Column: Students should spread appreciation, acceptance of different cultures

Writer advocates for school-wide ‘Culture Day’


Juliana Cruz

Holding hands, Andres and Rosetta Cruz, parents of junior Juliana Cruz and sophomore Luis Cruz, stand for photos in traditional Indian clothing. “Everyone passing probably smells the food,” Rosetta Cruz said after eating Indian cuisine. “That’s definitely why they’re staring.” In Prosper ISD alone, the South Asian student population has grown to 15.54% of the community. However, some of these students voice they aren’t feeling a connection to the overall community.

Juliana Cruz, Reporter

Age-old stereotypes and generalizations of South Asians have created problems and offended students. Most recently at Prosper High School, a guest DJ brought into the cafeteria by Principal Nicholas Jones played the Panjabi MC – Mundian To Bach Ke (The Dictator Soundtrack),” which garnered a mixed reaction from students. In the past, the song has been used out of context and made into memes making fun of the South Asian music style. The students’ reactions played into the negative ideas that strangers on the internet share. Indian-American students, including myself, were offended by the event because it hurt many feelings, was embarrassing and overall a mocking joke.

The reason for that offense should have never occurred. If students had the opportunity to experience and be educated about the different cultures represented in our school, these types of negative events could be avoided. PHS needs to have a “culture day,” which could be a good start at fixing these issues.

Prosper, Texas, is now growing at a rate of 6.43%. The demographics of the Indian-American population in the area have grown 2% — to a total of 1,176 new people. In this school district alone, the South Asian student population has grown to 15.54% of the community. However, some of these students have voiced they aren’t feeling a connection to the overall community.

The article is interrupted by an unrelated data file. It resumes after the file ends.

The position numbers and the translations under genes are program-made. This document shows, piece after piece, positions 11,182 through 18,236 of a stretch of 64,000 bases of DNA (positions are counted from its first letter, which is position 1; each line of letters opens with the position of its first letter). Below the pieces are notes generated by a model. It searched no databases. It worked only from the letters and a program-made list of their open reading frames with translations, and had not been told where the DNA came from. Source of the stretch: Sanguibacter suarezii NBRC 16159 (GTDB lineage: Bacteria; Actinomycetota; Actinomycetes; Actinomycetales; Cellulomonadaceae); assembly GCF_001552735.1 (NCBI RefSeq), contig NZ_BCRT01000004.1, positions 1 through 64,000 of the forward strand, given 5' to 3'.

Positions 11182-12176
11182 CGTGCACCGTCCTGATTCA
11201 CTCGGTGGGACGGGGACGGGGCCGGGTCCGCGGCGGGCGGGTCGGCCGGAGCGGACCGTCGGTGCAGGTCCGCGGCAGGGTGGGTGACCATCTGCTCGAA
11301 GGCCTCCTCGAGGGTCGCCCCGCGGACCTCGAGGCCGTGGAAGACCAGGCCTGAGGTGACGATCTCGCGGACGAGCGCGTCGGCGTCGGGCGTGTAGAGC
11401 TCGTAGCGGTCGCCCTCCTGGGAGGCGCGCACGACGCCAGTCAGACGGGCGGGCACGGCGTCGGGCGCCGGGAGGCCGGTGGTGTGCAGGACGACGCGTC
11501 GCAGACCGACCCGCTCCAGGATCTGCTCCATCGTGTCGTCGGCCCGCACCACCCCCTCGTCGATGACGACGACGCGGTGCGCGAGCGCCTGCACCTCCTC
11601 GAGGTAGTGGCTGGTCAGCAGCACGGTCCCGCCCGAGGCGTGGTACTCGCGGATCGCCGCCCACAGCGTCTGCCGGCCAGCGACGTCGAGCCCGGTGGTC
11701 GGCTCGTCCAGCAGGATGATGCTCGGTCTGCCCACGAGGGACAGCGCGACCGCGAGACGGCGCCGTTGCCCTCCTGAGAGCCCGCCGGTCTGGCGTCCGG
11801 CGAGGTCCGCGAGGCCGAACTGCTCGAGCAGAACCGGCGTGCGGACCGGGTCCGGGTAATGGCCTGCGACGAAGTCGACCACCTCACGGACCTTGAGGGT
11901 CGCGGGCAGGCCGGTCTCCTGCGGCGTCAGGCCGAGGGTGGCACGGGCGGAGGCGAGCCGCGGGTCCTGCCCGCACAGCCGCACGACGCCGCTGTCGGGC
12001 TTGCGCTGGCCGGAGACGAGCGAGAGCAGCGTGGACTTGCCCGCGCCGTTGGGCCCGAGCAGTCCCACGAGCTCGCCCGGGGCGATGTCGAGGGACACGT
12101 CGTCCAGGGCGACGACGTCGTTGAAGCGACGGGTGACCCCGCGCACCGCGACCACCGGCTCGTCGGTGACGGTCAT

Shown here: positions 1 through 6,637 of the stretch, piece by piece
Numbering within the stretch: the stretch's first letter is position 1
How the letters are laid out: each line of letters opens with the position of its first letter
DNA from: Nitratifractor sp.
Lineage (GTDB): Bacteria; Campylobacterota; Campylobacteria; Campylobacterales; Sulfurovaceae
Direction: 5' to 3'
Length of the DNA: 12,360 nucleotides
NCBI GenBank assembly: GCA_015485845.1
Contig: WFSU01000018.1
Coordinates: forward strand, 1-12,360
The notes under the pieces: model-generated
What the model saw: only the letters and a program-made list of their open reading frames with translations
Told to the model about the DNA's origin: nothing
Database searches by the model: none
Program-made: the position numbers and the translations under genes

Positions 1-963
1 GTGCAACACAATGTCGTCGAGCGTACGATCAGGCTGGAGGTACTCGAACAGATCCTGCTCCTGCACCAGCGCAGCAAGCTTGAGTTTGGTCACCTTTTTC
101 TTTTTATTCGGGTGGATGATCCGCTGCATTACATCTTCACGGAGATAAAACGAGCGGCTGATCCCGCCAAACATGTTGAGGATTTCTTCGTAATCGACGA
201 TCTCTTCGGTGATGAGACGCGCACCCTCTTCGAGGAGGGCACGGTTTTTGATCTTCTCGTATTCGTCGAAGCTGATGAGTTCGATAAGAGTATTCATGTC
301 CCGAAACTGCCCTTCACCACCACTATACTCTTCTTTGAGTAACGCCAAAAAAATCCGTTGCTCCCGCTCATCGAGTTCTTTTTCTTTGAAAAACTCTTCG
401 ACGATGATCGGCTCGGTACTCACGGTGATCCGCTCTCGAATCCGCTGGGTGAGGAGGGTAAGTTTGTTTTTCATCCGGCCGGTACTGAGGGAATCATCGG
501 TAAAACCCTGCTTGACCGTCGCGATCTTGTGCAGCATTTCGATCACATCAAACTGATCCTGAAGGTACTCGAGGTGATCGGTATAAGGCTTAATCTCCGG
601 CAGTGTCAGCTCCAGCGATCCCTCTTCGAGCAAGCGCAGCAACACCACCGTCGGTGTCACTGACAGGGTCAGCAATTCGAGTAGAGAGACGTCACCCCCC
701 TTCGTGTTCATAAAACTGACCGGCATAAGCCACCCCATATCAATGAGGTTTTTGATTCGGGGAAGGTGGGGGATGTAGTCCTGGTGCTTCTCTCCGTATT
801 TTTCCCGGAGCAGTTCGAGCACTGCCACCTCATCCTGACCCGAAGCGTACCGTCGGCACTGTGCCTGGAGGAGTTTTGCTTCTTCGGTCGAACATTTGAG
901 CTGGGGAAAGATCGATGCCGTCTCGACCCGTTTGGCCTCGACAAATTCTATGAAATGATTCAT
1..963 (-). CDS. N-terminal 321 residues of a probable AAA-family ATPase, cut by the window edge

The main problem facing South Asian students is the ignorance of others. According to a reporter from This Is Guernsey, Tracy M. Hall, “You’ll be able to smell the musty odor from the shirt and the body sweat coming off of (Indians) so strongly that you may feel extremely uncomfortable,” Hall said, “(as well as,) annoyed by their habit of bathing a lot.” To explain the stereotype of “Indians smelling,” she said that the “musty” smell that Indians give off is from their way of living and popular cuisines.

Parthivi Nair, a former student at PHS, experienced multiple instances of racism throughout her four years in high school. Tiktok has allowed many people to go viral through dances, including a trend to do a dance while wearing DIY face masks. One student made a remark about the viral turmeric mask Nair had been using.

“Why do you have curry on your face?” the student said, with a questioning expression.

Nair said she felt it was something not to be joked about, since Indians have always been stereotyped negatively.

“I’m fine when it comes to jokes,” Nair said. “But this just wasn’t even funny – and just showed the ignorance that some people don’t want to fix.”

Nair stands in support of introducing a “Culture Day” to PHS, but she also voiced concerns.

“It will help those who are genuinely interested and care for learning about other cultures,” Nair said. “But for those who aren’t mature enough — it will be seen as a mockery.”

The Gates of Prosper shopping center also has experienced growth in demographic changes with its customers, specifically at Pie Five. Corporate changed the menu at the Prosper location, allowing customers to have a taste of worldwide foods. The “Tandoori Feather,” a recent addition to their signature pizzas, has been getting mixed reactions from not just customers, but employees as well. Tandoori today is known in India for the temporary stain it can leave on your skin and on your clothing, which is why the chicken is always the last ingredient on the pizza, so it doesn’t cross-contaminate the other foods.

However, employees continue to make a mockery of the Indian customers that walk in. With a fake Indian accent, one of the employees said, “Can I get the Tandoori Feather and something with veggies.” They not only mock the accent, but they also nod their heads and do humorous dances, adding to the stereotype.

Students are in favor of “Culture Day” becoming a school event. Student Council president senior Savannah Yager said she believes that this will help the students learn about something new and different.

“I think adding a culture day to PHS would really benefit our student body,” Yager said. “I think there are so many traditions to various cultures that are really cool, but as a community, we are still so uneducated on these things.”

Our uniqueness highlights individual excellence. If we can create a day where students can represent their colors, dishes and clothing and spread what we cherish, then peers may be able to understand the importance of celebrating what makes others special, instead of viewing differences in a negative light.